One day a young Irish girl was brought to the hospital for an operation. In view of the seriousness of the case Dr. White called in two trained nurses. The operation lasted until late in the evening, and then the patient was left in my charge. She was very ill from the effect of the ether, vomited violently, and burst the stitches of her wound, which resulted in a severe hemorrhage. I sent a hurry call to the Charity Hospital. It seemed hours before the doctor and his staff arrived. There were no nurses this time and I had to take their place.
The day had been an unusually hard one and I had had very little steep. I felt exhausted and had to hold on to the operating-table with my left hand while passing with my right instruments and sponges. Suddenly the operating-table gave way, and my arm was caught. I screamed with pain. Dr. White was so absorbed in his manipulations that for a moment he did not realize what had happened. When he at last had the table raised and my arm was lifted out, it looked as if every bone had been broken. The pain was excruciating and he ordered a shot of morphine. "We'll set the arm later. This has got to come first." "No morphine," I begged. I still remembered the effect of morphine on me when Dr. Julius Hoffmann had given me a dose against insomnia. It had put me to sleep, but during the night I had tried to throw myself out of the window, and it had required all of Sasha's strength to pull me back. The morphine had crazed me, now I would have none of it.
One of the physicians gave me something that had a soothing, effect. After the patient on the operating-table had been returned to their bed, Dr. White examined my arm. "You're nice and chubby," he said; "that has saved your bones. Nothing has been broken -- just flattened a bit." My arm was put in a splint. The doctor wanted me to go to bed, but there was no one else to sit up with the patient. It might be her last night: her tissues were so badly infected that they would not hold the stitches, and another hemorrhage would prove fatal. I decided to remain at her bedside. I knew I could not sleep with the case as serious as it was.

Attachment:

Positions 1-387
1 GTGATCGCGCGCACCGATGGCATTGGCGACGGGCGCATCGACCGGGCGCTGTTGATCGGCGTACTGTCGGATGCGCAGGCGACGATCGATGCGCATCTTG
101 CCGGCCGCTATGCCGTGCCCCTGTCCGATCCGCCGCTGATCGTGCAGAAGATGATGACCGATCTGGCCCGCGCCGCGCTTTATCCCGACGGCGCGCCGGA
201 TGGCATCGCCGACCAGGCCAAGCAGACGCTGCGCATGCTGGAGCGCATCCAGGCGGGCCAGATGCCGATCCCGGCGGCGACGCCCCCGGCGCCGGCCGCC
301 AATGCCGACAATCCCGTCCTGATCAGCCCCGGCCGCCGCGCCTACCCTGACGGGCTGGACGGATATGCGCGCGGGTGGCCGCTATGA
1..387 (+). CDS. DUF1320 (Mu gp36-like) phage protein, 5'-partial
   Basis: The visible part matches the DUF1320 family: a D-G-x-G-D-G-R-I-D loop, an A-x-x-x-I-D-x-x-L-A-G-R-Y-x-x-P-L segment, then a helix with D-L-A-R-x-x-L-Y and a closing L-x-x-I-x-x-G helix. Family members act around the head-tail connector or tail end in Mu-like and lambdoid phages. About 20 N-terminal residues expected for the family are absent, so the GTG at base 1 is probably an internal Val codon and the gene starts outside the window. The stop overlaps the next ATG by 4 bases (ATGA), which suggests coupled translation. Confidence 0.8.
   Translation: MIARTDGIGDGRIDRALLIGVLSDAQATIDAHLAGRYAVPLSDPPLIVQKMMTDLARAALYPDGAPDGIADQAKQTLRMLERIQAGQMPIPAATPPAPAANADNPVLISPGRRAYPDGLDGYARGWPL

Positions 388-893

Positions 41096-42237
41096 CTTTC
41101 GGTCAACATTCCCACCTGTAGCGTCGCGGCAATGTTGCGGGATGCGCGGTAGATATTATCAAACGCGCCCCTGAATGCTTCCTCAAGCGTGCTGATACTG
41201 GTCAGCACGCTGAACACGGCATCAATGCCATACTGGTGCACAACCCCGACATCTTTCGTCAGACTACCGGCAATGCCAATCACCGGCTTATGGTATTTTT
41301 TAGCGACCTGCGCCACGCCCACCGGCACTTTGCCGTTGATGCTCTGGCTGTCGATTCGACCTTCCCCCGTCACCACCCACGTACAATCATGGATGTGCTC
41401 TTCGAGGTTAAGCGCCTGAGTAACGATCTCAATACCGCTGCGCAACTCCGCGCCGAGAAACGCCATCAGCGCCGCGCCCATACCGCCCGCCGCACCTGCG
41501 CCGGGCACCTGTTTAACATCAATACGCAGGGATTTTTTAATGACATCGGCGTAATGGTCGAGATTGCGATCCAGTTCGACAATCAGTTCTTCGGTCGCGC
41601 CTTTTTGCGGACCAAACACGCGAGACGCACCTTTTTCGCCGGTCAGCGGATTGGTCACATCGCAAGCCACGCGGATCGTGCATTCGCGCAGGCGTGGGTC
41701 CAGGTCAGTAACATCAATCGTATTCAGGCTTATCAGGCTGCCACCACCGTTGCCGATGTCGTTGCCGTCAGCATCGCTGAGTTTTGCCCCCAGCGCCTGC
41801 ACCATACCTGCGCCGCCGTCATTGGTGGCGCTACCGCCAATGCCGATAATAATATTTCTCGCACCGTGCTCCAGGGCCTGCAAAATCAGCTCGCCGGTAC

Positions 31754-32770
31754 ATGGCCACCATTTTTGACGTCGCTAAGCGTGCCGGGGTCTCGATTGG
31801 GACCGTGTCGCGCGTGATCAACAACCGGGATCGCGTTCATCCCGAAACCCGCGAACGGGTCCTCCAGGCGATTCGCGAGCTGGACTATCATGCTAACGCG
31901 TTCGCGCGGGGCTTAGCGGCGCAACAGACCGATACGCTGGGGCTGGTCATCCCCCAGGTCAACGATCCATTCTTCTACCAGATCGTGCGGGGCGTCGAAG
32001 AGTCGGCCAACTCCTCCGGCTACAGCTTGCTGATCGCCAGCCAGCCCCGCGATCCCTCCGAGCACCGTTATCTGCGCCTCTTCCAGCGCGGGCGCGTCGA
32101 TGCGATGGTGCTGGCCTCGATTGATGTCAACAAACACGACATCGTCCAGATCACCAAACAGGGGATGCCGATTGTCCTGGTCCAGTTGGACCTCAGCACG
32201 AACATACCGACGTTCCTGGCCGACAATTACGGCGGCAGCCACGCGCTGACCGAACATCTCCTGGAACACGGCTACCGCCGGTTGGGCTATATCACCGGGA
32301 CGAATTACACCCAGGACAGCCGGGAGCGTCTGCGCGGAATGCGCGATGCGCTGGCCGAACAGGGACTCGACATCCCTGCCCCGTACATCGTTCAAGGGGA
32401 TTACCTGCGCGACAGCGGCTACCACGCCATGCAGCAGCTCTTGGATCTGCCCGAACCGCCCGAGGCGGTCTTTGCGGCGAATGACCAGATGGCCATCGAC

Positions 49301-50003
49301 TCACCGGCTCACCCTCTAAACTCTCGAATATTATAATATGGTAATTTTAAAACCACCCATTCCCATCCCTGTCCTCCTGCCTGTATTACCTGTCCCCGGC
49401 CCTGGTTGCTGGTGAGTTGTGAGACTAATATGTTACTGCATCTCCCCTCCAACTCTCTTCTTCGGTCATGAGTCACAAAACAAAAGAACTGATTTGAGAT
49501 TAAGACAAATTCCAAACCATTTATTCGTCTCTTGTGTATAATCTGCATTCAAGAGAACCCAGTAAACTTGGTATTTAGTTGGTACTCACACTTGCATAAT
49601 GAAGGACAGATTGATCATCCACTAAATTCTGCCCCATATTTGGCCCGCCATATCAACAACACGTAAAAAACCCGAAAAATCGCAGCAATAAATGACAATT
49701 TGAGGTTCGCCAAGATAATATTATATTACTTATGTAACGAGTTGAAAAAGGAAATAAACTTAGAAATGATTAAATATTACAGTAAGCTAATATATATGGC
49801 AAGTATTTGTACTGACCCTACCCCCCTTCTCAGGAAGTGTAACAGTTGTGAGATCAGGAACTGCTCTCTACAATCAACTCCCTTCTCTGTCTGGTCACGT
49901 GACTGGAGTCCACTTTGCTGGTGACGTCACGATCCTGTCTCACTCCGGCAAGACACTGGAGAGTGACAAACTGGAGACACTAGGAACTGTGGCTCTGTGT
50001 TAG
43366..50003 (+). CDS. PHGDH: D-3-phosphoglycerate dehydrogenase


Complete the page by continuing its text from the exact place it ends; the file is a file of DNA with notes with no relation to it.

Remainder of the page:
All night I watched her struggle for life. In the morning I sent for the priest. Everyone was surprised at my action, particularly the head matron. How could I, an atheist, do such a thing, she wondered, and choose a priest, at that! I had declined to see the missionaries as well as the rabbi. She had noticed how friendly I had become with the two Catholic sisters who often visited us on Sunday. I had even made coffee for them. Didn't I think that the Catholic Church had always been the enemy of progress and that it bad persecuted and tortured the Jews? How could I be so inconsistent? Of course, I thought so, I assured her. I was just as opposed to the Catholic as to the other Churches. I considered them all alike, enemies of the people. They preached submission, and their God was the God of the rich and the mighty. I hated their God and would never make peace with him. But if I could believe in any religion at all, I should prefer the Catholic Church. "It is less hypocritical," I said to her; "it makes allowance for human frailties and it has a sense of beauty." The Catholic sisters and the priest had not tried to preach to me like the missionaries, the minister, and the vulgar rabbi. They left my soul to its own fate; they talked to me about human things, especially the priest, who was a cultured man. My poor patient had reached the end of a life that had been too hard for her. The priest might give her a few moments of peace and kindness; why should I not have sent for him? But the matron was too dull to follow my argument or understand my motives. I remained a "queer one," in her estimation.
Before my patient died, she begged me to lay her out. I had been kinder to her, she said, than her own mother. She wanted to know that it would be my hand that would get her ready for the last journey. I would make her beautiful; she wanted to look beautiful to meet Mother Mary and the Lord Jesus. It required little effort to make her as lovely in death as she had been in life. Her black curls made her alabaster face more delicate than the artificial methods she had used to enhance her looks. Her luminous eyes were closed now; I had closed them with my own hands. But her chiseled eyebrows and long, black lashes were remindful of the radiance that had been hers. How she must have fascinated men! And they destroyed her. Now she was beyond their reach. Death had smoothed her suffering. She looked serene in her marble whiteness now.